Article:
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Legal Troubles on the Road? An Expert Weighs in on What Travelers Should Know and Do

Nobody wants to talk to a lawyer when on vacation, not even other lawyers. But there are times when travelers need legal help, so we spoke with Larry Bodine, the Editor in Chief of (a consumer website that explains legal issues to regular people) about some common legal problems that can pop up on trips and their solutions.

Frommer: While I love staying in them, from a legal standpoint, vacation rentals can be trickier than hotels. Contracts have to be signed, deposits put down. What should travelers know going into a vacation rental situation?

(Photo by Stefan Eissing/flickr)

Bodine: The way to deal with problems is to prevent them in the first place. The document that you sign is going to govern everything, so instead of looking at it as a lot of paperwork, think of it as a roadmap for what you need to know as a renter. The key paragraph you want to have in that contract is one that spells out what happens if the apartment or home is not “fit for the intended purposes”. That’s the magic phrase. Generally, it’s assumed that the renter has the right to break the contract if the rental isn’t as advertised, but it’s even better if it’s spelled out. That way, you can ask for a discount or even a refund if what you’ve rented is very different from what was advertised.

And you want to protect your money by never paying up front in cash or by check. Instead, use a credit card or even Paypal so that you can dispute the charge if necessary. There’s a service called Deposit Guard ( which will hold your payment in a “neutral account” until the day after you check in. The owner will be notified that you’ve paid up, but he won’t get the money until after you’ve confirmed that the rental is what you thought it would be.

Frommer: We’re heard, in the past, from readers who have had trouble getting their security deposit back. What’s the solution here?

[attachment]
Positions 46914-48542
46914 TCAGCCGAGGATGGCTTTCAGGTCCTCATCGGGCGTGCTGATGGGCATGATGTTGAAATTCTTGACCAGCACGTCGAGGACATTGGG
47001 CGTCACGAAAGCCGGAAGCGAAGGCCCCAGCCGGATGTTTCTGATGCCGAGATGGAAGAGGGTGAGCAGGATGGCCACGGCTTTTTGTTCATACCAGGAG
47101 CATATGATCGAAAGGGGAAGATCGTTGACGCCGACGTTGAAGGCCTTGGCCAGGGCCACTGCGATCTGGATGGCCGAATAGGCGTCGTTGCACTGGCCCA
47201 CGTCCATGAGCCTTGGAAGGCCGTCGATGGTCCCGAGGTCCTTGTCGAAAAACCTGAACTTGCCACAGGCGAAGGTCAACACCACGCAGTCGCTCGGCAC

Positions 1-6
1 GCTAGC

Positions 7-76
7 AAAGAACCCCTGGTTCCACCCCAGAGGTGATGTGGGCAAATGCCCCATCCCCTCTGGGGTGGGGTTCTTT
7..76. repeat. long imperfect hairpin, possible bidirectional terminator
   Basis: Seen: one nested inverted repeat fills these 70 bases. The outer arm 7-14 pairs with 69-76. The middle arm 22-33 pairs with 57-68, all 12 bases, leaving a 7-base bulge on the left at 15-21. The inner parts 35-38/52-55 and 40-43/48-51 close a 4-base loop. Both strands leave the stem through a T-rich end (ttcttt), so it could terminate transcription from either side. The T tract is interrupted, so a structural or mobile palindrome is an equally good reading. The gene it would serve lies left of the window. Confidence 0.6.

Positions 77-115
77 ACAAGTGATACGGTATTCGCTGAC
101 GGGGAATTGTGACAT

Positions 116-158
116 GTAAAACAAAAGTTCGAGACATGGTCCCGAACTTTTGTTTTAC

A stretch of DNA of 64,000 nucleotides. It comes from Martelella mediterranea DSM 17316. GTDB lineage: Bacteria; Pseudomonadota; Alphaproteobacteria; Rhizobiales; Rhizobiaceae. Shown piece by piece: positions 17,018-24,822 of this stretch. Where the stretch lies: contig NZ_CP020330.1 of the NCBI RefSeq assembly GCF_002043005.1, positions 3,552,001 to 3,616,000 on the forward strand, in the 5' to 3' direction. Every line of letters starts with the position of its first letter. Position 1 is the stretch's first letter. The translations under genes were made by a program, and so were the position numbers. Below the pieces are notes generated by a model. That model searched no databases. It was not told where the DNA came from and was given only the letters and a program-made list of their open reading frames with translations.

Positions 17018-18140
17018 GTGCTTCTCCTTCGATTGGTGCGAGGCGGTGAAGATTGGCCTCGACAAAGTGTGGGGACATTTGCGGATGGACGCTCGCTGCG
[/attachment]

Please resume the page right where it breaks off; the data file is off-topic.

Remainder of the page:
Bodine: Again, it’s best to be pro-active. Take a lot of pictures on your cellphone when you get to your rental, especially if there’s something wrong there, like a broken chair or a cracked mirror. That way, you can prove that you didn’t do the damage. I once rented a house that required me to clean the oven before I left. So I not only did so, but took pictures of me cleaning it, and took additional photos of the inside of the oven before and after the cleaning. Good that I did, because the landlord tried to stick me with a $300 cleaning fee. He waived it once I emailed him my photos.

Frommer: But what if that’s not enough to get your deposit back? Or what if you didn’t think to take photos because everything looked okay at the rental before you left?

Bodine: Then you’ll need to engage a local lawyer to fight on your behalf. I’ve found that just a simple letter from a lawyer or a phone call will do the trick. No landlord wants to get into a lawsuit. They usually just send the deposit back after they’ve been contacted. So you pay the lawyer about $100 (and you can find local lawyers on our site, and you get back your $1000 security deposit. It’s a good investment.

Frommer: Let’s move on to road trips. What recourse do you have if you’re pulled over for driving under the influence while on vacation?

Bodine: Well, let me say first that you shouldn’t drink too much and drive. There are calculators you can get that look at your gender, your height and weight and then calculate how many alcoholic beverages you can have in two hours. If you’re unclear about your limit, this is a great tool to get. In both the US and Canada, .08 is the magic number for blood alcohol level and you don’t want to go over that. Because truly, getting a DUI can really wreck your life.

Frommer: How can it wreck your life?

Bodine: In certain places, the punishments are very, very severe. In the U.S. state of Georgia, which has the harshest penalties in North America, getting convicted of a DUI could mean a year in jail, suspension of your license for a year, a $500 fine, and community service. In Canada, DUI is an indictable offense, punishable with a minimum $1000 fine, and up to a year in jail. So you want to get a lawyer working with you on this. They may not be able to prove that the tests of your sobriety were done wrongly (and there have been cases where breathalizers have malfunctioned recently), but they may be able to get your penalty reduced, especially if this is your first offence

Frommer: What should you know if you’re either the victim of a crime or charged with a crime when traveling overseas?

Bodine: Your first call should be to your country’s embassy. No ifs, ands or buts. A lot of travelers make the mistake of asking their hotel or tour company for help. That’s the wrong strategy because it’s against these entity’s business interests to have a crime on their record. So they may not give the most straightforward help and advice. The embassy will understand local laws, they’ll know who in the police department to call, and if necessary, they can introduce you to a local lawyer. Its important to get help as quickly as possible and I’ll give you an example why. If you’re charged with a crime in Mexico, you can be held for up to 48 hours before you’re charged and up to a year before you get a hearing. Having the embassy on your side can expedite that process.